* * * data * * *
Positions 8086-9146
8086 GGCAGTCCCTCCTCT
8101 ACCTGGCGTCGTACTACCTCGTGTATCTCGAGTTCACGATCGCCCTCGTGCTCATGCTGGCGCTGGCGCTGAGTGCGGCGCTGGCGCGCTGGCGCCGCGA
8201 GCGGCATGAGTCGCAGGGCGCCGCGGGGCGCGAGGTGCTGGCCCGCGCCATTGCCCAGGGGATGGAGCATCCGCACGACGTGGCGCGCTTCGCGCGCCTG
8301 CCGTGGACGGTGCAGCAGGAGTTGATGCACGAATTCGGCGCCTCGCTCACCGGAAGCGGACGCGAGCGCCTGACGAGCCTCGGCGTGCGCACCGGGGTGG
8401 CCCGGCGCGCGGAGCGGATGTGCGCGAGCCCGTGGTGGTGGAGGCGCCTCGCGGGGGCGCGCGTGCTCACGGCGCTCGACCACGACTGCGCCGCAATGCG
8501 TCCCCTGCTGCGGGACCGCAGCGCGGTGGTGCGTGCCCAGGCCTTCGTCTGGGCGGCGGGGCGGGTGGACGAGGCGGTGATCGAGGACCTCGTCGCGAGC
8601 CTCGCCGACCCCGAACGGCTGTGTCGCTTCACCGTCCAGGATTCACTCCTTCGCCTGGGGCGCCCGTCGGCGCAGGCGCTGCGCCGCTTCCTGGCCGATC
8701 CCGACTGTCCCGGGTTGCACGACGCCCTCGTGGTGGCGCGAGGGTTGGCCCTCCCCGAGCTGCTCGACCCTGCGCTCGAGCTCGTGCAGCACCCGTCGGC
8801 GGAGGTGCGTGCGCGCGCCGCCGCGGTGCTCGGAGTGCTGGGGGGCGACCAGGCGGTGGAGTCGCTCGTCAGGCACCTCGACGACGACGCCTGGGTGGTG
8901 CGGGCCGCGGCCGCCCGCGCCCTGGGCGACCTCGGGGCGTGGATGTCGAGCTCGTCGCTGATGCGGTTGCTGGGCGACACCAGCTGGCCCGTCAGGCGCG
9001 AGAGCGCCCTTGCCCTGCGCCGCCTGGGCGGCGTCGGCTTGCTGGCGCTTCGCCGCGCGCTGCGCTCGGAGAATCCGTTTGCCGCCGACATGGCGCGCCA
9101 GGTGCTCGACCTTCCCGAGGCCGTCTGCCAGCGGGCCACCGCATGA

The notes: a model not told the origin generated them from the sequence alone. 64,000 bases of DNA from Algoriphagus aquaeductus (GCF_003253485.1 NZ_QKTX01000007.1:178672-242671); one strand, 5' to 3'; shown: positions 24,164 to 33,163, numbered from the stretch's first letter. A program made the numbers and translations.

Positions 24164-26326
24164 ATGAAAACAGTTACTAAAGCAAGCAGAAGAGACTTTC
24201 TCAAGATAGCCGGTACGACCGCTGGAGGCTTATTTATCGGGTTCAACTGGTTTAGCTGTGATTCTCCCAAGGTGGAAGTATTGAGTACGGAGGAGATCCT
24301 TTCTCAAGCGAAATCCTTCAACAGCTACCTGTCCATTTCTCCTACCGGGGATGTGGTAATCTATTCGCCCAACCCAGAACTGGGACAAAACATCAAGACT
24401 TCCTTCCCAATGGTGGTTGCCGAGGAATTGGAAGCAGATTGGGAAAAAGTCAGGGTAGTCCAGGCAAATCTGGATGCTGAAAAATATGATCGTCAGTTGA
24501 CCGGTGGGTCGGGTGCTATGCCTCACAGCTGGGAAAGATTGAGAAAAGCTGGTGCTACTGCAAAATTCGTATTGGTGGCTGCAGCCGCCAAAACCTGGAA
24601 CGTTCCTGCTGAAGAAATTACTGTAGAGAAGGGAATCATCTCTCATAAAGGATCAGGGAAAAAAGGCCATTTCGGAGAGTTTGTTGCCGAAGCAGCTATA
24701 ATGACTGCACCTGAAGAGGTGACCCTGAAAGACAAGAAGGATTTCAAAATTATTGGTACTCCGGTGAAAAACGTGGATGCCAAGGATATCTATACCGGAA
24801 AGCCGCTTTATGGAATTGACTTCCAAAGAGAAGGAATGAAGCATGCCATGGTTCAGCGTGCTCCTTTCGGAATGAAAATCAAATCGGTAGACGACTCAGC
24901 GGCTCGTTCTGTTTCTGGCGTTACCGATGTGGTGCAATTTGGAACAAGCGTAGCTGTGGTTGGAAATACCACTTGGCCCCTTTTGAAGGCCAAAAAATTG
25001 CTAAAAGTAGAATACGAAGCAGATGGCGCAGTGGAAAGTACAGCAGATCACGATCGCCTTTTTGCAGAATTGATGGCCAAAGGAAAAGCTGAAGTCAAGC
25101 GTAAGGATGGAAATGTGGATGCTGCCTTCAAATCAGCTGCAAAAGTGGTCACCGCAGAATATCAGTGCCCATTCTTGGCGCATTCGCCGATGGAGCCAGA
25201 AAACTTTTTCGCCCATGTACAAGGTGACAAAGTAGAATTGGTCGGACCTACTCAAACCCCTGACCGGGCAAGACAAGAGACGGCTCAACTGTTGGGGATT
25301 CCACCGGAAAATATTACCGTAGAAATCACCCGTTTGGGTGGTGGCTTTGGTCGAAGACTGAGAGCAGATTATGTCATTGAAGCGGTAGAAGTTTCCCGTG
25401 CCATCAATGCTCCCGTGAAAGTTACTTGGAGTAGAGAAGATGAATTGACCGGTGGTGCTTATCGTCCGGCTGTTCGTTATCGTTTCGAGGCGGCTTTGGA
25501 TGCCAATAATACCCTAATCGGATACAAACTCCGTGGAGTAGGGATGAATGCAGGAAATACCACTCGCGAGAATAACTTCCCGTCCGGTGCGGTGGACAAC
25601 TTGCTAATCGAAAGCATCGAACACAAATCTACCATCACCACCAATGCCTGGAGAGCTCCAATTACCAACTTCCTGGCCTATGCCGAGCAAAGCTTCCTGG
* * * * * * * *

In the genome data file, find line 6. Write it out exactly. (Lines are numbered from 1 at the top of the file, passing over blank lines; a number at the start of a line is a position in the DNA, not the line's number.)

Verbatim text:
8401 CCCGGCGCGCGGAGCGGATGTGCGCGAGCCCGTGGTGGTGGAGGCGCCTCGCGGGGGCGCGCGTGCTCACGGCGCTCGACCACGACTGCGCCGCAATGCG